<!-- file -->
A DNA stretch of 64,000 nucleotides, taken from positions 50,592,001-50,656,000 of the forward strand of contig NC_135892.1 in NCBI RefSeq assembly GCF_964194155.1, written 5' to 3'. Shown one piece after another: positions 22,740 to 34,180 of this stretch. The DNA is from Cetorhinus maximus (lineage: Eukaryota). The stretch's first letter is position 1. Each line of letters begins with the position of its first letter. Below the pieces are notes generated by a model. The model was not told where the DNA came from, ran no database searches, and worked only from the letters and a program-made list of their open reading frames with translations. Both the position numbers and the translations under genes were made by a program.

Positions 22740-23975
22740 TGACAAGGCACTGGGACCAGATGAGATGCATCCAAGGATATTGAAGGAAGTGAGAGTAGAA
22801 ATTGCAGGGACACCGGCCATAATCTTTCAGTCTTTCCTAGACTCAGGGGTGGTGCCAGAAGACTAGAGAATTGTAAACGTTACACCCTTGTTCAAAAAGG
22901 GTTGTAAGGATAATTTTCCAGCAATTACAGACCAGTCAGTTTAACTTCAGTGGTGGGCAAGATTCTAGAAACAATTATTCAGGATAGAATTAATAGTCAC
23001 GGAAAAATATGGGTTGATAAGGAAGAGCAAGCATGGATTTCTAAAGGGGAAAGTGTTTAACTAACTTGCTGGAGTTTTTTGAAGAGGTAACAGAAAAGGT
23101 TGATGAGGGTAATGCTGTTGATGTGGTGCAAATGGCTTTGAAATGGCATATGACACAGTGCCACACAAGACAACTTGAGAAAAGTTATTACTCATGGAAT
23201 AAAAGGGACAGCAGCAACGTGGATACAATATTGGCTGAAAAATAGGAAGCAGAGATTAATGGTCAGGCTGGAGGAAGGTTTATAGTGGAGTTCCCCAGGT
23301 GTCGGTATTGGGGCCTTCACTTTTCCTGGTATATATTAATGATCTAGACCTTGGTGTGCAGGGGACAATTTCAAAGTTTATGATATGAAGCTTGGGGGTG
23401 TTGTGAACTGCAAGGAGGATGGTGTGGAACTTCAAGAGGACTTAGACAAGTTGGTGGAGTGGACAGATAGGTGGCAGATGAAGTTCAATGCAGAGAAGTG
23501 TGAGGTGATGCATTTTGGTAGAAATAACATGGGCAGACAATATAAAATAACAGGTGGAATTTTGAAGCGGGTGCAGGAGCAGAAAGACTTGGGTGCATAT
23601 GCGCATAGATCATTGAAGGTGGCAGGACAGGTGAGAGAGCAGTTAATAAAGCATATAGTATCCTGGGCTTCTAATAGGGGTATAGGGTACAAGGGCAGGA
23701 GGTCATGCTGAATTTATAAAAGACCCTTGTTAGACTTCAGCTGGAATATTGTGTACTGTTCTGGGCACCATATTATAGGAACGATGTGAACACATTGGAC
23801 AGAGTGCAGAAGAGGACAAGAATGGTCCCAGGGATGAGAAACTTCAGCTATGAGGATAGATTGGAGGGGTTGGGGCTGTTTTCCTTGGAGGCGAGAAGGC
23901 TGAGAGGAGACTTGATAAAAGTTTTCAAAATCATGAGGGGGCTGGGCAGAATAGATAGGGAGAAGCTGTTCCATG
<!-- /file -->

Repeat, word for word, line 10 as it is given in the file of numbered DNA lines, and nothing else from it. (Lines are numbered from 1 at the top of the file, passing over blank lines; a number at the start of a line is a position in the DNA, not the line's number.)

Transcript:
23401 TTGTGAACTGCAAGGAGGATGGTGTGGAACTTCAAGAGGACTTAGACAAGTTGGTGGAGTGGACAGATAGGTGGCAGATGAAGTTCAATGCAGAGAAGTG